Lipid and Protein Alterations of Spinal Cord and Cord Myelin of Multiple Sclerosis

Robert K. Yu, Kunihiro Ueno, Gilbert H. Glaser, Wallace W. Tourtellotte

Research output: Contribution to journalArticlepeer-review

11 Scopus citations


Abstract: A comprehensive study was carried out to clarify the chemical compositions of spinal cord, cord myelin, and myelin subfractions of multiple sclerosis (MS). The protein compositions of normal‐appearing cerebral white matter and cerebral plaque and periplaque tissues were also analyzed for comparison. MS whole cord samples were found to contain higher amounts of water compared with normal samples. The total lipid contents were below normal. Among the individual lipids, cholesterol content remained unchanged, whereas cholesteryl esters appeared increased in MS cords. The acidic phospholipid concentrations were found to be lower than normal. Glycolipids, such as cerebrosides GM4, GM1, and GD1b, which are abundant in myelin, were all decreased. However, the concentrations of GM3 and GD3, which are more characteristic of reactive astrocytes, were highly elevated. The total protein content of MS cord samples was decreased, and the decrease was attributable to the loss of myelin proteins as evidenced by the low recovery of myelin. The concentrations of myelin‐specific proteins, such as proteolipid protein and myelin basic protein, were significantly reduced. Other changes in the protein compositions included the accretion of two low molecular weight proteins of approximately 11,000 and 12,000, and the appearance of a periodic acid‐Schiff‐positive protein with the same electrophoretic mobility as the P0 protein. Analysis of the isolated myelin indicated that it had a grossly normal protein composition. However, the two low molecular weight proteins and the P0 protein appeared to be enriched in an upper‐phase cord subtraction. We attribute the appearance of the two low molecular weight proteins to the breakdown of proteolipid protein and/or myelin basic protein as a result of demyelination, and the appearance of P0 to the involvement of PNS myelin. The latter finding provides the first biochemical evidence that in MS cord, remyelination can be achieved in part by invading Schwann cells and/or by the small number of Schwann cells that may be present in the cord.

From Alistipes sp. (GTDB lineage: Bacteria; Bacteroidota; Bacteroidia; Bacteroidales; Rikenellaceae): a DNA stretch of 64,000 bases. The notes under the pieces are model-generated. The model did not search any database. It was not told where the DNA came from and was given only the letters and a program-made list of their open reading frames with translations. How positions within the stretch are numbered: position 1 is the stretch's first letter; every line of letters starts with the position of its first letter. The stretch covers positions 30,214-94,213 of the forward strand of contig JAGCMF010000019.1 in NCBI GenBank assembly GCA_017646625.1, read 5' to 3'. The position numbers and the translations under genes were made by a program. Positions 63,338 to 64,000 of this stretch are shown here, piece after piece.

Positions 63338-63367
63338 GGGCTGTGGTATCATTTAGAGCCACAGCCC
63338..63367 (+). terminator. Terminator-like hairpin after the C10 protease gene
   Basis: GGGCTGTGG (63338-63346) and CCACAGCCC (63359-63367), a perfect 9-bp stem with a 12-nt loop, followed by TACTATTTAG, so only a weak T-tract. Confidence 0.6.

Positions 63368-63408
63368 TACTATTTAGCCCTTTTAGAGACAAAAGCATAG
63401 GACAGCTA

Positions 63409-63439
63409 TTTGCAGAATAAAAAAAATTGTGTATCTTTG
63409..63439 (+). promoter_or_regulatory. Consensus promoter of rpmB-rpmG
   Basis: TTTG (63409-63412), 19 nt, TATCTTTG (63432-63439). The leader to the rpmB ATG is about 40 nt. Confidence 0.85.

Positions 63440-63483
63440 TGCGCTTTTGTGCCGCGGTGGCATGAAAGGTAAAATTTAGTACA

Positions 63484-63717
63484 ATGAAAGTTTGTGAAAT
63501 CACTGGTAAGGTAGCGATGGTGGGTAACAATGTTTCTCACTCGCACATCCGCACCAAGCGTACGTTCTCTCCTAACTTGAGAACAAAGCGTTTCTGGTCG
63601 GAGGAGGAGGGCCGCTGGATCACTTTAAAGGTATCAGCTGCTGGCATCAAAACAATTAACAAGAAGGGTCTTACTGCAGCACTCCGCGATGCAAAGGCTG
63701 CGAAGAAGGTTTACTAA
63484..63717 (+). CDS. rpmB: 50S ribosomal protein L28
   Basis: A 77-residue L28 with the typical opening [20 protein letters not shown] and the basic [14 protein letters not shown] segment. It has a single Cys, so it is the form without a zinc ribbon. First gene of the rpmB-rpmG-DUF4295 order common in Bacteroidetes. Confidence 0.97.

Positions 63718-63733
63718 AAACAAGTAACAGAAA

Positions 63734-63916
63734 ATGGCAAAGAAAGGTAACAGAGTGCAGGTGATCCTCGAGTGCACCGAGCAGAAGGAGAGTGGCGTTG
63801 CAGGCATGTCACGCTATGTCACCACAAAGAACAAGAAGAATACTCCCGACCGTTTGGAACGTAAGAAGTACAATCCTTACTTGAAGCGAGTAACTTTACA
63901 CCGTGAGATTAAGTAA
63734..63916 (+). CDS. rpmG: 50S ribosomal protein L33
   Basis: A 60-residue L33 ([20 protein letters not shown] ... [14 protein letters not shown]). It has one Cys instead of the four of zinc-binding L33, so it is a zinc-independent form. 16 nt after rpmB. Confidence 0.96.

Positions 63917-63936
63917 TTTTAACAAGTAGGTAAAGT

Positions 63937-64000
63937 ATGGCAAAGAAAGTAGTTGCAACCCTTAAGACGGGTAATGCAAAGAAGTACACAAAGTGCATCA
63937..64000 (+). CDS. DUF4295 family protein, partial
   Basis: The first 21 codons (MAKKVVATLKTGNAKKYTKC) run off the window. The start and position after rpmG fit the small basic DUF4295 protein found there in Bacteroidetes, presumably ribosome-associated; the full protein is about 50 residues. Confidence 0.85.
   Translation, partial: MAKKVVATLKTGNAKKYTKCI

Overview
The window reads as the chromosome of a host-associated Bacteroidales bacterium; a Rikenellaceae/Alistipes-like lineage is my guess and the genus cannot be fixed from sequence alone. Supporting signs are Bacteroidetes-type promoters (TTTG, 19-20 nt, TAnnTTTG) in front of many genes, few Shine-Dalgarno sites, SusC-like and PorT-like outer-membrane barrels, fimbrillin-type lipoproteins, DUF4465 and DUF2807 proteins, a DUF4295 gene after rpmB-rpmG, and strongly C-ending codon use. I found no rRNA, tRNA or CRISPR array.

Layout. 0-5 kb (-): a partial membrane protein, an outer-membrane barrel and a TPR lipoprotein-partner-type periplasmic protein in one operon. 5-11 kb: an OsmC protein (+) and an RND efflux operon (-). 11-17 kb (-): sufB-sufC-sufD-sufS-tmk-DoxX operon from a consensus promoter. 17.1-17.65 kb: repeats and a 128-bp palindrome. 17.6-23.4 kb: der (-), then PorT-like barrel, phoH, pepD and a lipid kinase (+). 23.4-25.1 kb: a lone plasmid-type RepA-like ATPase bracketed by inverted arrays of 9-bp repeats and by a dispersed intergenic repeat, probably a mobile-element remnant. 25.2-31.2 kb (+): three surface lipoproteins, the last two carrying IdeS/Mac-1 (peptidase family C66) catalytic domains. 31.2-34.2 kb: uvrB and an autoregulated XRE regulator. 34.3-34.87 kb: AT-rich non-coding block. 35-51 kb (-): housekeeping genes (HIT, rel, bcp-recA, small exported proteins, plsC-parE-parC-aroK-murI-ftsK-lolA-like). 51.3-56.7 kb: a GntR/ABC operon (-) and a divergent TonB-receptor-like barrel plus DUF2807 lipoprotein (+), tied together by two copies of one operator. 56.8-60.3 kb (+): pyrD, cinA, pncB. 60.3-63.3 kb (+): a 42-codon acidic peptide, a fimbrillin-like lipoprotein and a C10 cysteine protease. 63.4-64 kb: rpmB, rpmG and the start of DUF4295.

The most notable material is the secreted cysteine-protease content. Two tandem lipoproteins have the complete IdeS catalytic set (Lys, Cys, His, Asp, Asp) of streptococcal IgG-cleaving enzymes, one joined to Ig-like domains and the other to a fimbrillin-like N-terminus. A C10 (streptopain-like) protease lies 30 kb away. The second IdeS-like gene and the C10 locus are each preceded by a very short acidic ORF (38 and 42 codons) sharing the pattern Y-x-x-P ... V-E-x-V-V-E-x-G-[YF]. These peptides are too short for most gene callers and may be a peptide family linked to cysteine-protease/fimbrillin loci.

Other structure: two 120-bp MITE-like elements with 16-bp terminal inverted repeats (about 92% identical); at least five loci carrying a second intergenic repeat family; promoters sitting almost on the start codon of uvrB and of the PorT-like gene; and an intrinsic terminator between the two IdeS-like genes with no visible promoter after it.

Original languageEnglish (US)
Pages (from-to)464-477
Number of pages14
JournalJournal of Neurochemistry
Issue number2
StatePublished - Aug 1982
Externally publishedYes


  • Central nervous system
  • Gangliosides
  • Lipids
  • Multiple sclerosis
  • Myelin
  • Proteins
  • Spinal cord

ASJC Scopus subject areas

  • Biochemistry
  • Cellular and Molecular Neuroscience


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